Video Still Capture: A little boy stares into the open sea/ Banda Aceh, Indonesia
Current Location: Midland, Michigan, USA / 43°37′25.0″N 84°13′45.7″W
I'm inspired to write this post after reading an entry on Dan's blog at D2 Photography. In it, he reminded me of how lucky I am, and how safe and secure my life really is. His post today touched me because--in all honesty, my biggest fear in life is not of death or tragedy--but of forgetting-- forgetting how fortunate I am--forgetting how blessed I am with what I have. It scares me to forget.
When I'm on assignment in remote locations, the difference between success and failure lies on my ability to adapt--adapting to my new surroundings, the people, and the culture. That ability alone can determine whether I live or die. And in some cases, death can be a slow and painful fate--starvation, malaria, and diarrhea. It's a sad reality, but it's true. And for the billions of people who do not have access to clean drinking water, proper sanitation, food or basic medical needs, adapting is not an option--it's everyday life at its darkest hour--when every minute is a fight for survival. Man can live about forty days without food, about three days without water, about eight minutes without air, but only for one second without hope.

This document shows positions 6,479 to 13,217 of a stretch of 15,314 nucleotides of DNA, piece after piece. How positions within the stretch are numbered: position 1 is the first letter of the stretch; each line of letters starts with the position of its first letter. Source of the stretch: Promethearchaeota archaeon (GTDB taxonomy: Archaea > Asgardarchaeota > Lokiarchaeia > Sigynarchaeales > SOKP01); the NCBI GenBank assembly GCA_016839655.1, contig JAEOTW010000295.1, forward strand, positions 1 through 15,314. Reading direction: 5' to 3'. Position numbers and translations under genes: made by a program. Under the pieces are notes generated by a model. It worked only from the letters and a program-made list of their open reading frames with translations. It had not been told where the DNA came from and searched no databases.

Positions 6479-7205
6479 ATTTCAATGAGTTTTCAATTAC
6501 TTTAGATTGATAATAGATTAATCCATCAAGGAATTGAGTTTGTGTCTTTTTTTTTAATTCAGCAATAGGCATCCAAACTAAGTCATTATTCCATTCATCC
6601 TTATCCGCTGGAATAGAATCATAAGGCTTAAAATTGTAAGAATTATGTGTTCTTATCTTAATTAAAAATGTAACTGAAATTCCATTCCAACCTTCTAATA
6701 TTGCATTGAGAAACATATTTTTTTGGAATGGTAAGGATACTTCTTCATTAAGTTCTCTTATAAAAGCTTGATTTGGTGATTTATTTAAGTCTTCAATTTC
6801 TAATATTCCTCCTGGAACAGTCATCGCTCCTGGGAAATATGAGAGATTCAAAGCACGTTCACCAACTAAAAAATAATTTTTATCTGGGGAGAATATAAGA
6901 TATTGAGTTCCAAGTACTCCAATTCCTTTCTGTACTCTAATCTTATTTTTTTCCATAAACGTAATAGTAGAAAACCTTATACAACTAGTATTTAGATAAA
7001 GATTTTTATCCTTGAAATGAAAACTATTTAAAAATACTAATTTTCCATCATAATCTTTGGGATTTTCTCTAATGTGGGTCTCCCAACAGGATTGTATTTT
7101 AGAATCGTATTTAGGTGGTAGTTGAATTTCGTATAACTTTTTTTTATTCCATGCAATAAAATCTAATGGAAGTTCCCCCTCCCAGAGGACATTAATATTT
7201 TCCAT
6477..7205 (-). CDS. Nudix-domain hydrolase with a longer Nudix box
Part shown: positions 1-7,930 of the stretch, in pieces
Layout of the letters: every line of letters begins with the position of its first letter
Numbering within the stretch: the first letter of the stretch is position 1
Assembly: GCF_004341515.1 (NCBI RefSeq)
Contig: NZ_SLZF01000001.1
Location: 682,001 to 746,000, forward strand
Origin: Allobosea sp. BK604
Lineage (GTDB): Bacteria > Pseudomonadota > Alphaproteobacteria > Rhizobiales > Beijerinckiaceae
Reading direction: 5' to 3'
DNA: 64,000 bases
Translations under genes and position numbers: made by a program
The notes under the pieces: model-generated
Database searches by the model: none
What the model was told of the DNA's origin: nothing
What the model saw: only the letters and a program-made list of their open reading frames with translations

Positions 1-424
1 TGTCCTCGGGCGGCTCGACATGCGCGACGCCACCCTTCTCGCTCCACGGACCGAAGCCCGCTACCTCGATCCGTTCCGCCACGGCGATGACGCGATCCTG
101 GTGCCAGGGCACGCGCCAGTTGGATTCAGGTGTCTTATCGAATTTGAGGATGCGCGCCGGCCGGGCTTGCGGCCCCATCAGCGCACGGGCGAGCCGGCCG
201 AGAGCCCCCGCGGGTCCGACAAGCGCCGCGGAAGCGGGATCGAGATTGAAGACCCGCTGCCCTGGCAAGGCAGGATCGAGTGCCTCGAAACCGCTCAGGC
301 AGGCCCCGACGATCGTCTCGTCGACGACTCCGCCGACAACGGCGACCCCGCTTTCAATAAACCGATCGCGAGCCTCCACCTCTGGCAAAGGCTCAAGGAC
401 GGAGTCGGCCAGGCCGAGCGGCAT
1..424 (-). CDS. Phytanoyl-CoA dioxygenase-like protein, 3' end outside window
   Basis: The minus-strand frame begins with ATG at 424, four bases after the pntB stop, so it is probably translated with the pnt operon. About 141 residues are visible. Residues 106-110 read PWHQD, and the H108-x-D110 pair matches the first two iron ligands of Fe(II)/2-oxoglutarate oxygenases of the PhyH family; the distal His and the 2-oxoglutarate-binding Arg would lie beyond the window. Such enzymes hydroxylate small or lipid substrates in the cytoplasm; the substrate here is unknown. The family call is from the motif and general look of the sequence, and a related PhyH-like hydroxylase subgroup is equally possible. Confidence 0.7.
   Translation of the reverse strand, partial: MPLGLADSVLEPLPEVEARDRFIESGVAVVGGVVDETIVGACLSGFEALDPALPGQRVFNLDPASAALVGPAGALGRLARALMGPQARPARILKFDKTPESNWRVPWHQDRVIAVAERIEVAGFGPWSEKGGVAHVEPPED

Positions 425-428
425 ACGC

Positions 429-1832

When I talk to them--through hand motions and broken English to match their level, the words that I can always understand--no matter how mis-pronounced are: "Never forget us."
Never forget us. Those three words resonate in my heart and fills my soul with chills that permeates to the whiskers of my arms. It haunts me in my sleep and echoes in my mind. I will never forget them. I promise.
For those who know me, know that I live a very simple life--with very few belongings. My apartment is bare and dull with no furniture, no electronics and not even a microwave. I have one spoon, one fork, and one knife. It's all I need. And I like it that way. It's easier for me to look at myself in the mirror when I return from far away places. It helps me to remember them.